Background and Aims
Systemic inflammatory response syndrome (SIRS), a major process of severe acute pancreatitis (SAP), usually occurs after various activated proinflammatory cytokines, which are produced by macrophages such as liver macrophages. Macrophages can secrete not only proinflammatory mediators but also inhibitory inflammatory cytokines such as IL-10, leading to two different functional states defined as “polarization”. The main purpose of this study was to demonstrate the polarization of liver macrophages during severe acute pancreatitis and to explore whether the polarization of these activated Liver macrophages could be reversed in vitro.
Liver macrophages were isolated from rats with acute pancreatitis. These primary culture macrophages were treated with IL-4 or regulatory T cells in vitro to reverse their polarization and was evaluated by measuring M1/M2 marker expression using real time PCR and immunofluorescence staining.
Acute pancreatitis was induced successfully by intra-pancreatic ductal injection of 5% sodium taurocholate. The liver macrophages demonstrated M1 polarization from 4 h to 16 h after the onset of acute pancreatitis. However, after IL-4 or Treg treatment, the polarization of the liver macrophages was reversed as indicated by increased expression of M2 markers and reduced expression of M1 markers. Furthermore, the effect of Treg on modulating macrophage polarization was slightly better than that of IL-4 in vitro.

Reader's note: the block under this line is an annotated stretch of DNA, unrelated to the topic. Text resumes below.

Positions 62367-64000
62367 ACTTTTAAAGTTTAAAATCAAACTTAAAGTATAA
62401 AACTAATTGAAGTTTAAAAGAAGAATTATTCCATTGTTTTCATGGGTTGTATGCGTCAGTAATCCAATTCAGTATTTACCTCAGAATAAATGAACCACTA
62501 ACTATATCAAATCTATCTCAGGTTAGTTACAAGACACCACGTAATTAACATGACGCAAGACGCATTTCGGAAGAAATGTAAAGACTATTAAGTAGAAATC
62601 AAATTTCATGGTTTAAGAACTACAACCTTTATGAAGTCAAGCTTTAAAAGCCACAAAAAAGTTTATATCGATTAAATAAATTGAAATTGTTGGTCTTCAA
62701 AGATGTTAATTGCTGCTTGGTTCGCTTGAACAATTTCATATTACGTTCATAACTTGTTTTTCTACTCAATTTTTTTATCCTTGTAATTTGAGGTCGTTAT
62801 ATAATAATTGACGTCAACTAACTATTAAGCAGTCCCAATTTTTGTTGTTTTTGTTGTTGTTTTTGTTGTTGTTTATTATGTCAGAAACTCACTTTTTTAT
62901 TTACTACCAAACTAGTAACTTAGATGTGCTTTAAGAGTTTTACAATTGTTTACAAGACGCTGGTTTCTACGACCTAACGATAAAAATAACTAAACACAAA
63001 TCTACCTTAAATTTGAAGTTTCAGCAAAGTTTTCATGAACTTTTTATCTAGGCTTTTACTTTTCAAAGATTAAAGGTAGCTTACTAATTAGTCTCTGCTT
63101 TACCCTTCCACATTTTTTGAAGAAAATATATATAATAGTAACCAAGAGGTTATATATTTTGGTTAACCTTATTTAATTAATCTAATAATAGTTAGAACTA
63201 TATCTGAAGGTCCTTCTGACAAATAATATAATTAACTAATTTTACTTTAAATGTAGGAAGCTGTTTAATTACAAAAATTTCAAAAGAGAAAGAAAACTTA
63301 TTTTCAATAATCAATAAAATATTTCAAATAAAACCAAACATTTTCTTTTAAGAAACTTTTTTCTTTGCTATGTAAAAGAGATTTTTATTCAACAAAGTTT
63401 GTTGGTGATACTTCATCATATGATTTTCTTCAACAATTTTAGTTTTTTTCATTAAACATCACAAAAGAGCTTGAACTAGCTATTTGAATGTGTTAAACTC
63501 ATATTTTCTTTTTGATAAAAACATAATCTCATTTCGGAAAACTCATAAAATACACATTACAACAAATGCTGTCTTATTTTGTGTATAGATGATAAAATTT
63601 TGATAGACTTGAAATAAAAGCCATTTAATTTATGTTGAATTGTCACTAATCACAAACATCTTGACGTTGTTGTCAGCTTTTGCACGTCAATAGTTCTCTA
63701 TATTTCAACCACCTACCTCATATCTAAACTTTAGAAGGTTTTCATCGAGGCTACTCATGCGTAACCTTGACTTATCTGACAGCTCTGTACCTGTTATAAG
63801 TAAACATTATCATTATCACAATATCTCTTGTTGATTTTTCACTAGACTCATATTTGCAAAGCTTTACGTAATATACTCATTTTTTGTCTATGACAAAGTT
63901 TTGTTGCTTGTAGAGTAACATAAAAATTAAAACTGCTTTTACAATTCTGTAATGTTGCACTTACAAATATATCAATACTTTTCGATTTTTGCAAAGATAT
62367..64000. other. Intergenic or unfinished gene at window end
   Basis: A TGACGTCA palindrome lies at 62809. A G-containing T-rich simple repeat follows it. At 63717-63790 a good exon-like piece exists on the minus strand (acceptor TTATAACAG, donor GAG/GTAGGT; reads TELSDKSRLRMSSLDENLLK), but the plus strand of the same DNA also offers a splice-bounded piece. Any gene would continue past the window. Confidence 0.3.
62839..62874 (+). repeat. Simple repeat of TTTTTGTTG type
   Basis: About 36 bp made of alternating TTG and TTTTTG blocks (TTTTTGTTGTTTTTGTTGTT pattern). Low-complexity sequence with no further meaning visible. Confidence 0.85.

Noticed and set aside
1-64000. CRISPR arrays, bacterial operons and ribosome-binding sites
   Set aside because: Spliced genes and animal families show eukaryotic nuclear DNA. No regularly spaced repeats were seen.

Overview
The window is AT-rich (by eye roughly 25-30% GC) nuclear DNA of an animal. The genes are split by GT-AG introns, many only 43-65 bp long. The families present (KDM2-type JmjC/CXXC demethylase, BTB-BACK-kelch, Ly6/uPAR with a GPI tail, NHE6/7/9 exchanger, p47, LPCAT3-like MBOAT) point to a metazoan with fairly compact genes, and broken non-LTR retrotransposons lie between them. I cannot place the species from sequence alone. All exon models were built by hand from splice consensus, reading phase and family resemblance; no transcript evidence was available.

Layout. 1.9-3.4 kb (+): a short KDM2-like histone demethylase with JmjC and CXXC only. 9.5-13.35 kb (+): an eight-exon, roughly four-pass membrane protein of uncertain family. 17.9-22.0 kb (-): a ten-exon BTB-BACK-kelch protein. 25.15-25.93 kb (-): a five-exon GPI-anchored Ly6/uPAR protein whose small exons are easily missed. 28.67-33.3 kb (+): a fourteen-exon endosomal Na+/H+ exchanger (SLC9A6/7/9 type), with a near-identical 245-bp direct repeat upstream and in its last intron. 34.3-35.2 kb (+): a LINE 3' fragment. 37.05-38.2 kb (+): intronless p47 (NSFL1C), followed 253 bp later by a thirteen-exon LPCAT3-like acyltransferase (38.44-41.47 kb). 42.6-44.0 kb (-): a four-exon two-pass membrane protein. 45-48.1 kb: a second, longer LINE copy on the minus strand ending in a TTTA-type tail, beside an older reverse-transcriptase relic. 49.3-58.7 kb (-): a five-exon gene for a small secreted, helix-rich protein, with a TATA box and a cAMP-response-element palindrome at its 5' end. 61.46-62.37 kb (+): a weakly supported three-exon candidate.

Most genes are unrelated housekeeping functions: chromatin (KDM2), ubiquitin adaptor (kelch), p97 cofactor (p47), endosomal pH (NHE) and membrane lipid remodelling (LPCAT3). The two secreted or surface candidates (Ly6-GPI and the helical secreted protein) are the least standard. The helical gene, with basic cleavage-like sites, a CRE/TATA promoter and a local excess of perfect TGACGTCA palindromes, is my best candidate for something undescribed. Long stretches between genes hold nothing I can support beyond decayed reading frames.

Citation: Xu L, Yang F, Lin R, Han C, Liu J, Ding Z (2014) Induction of M2 Polarization in Primary Culture Liver Macrophages from Rats with Acute Pancreatitis. PLoS ONE 9(9): e108014. https://doi.org/10.1371/journal.pone.0108014
Editor: Juan Sastre, University of Valencia, Spain
Received: April 27, 2014; Accepted: August 24, 2014; Published: September 26, 2014
Copyright: © 2014 Xu et al. This is an open-access article distributed under the terms of the Creative Commons Attribution License, which permits unrestricted use, distribution, and reproduction in any medium, provided the original author and source are credited.
Data Availability: The authors confirm that all data underlying the findings are fully available without restriction. All relevant data are within the paper.
Funding: This work has been partly supported by the National Nature Science Foundation of China (No.30900664, No.81170373, No.81272656 and No.81000160). The funders had no role in study design, data collection and analysis, decision to publish, or preparation of the manuscript. No additional funding sources for this study.
Competing interests: The authors have declared that no competing interests exist.
Severe acute pancreatitis (SAP) is a life threatening disease especially when multi-remote organs and systems are involved in the inflammation. Systemic inflammatory response syndrome (SIRS) is an essential process during the occurrence of multi-organ failure which contributes to nearly half of deaths in SAP patients ; .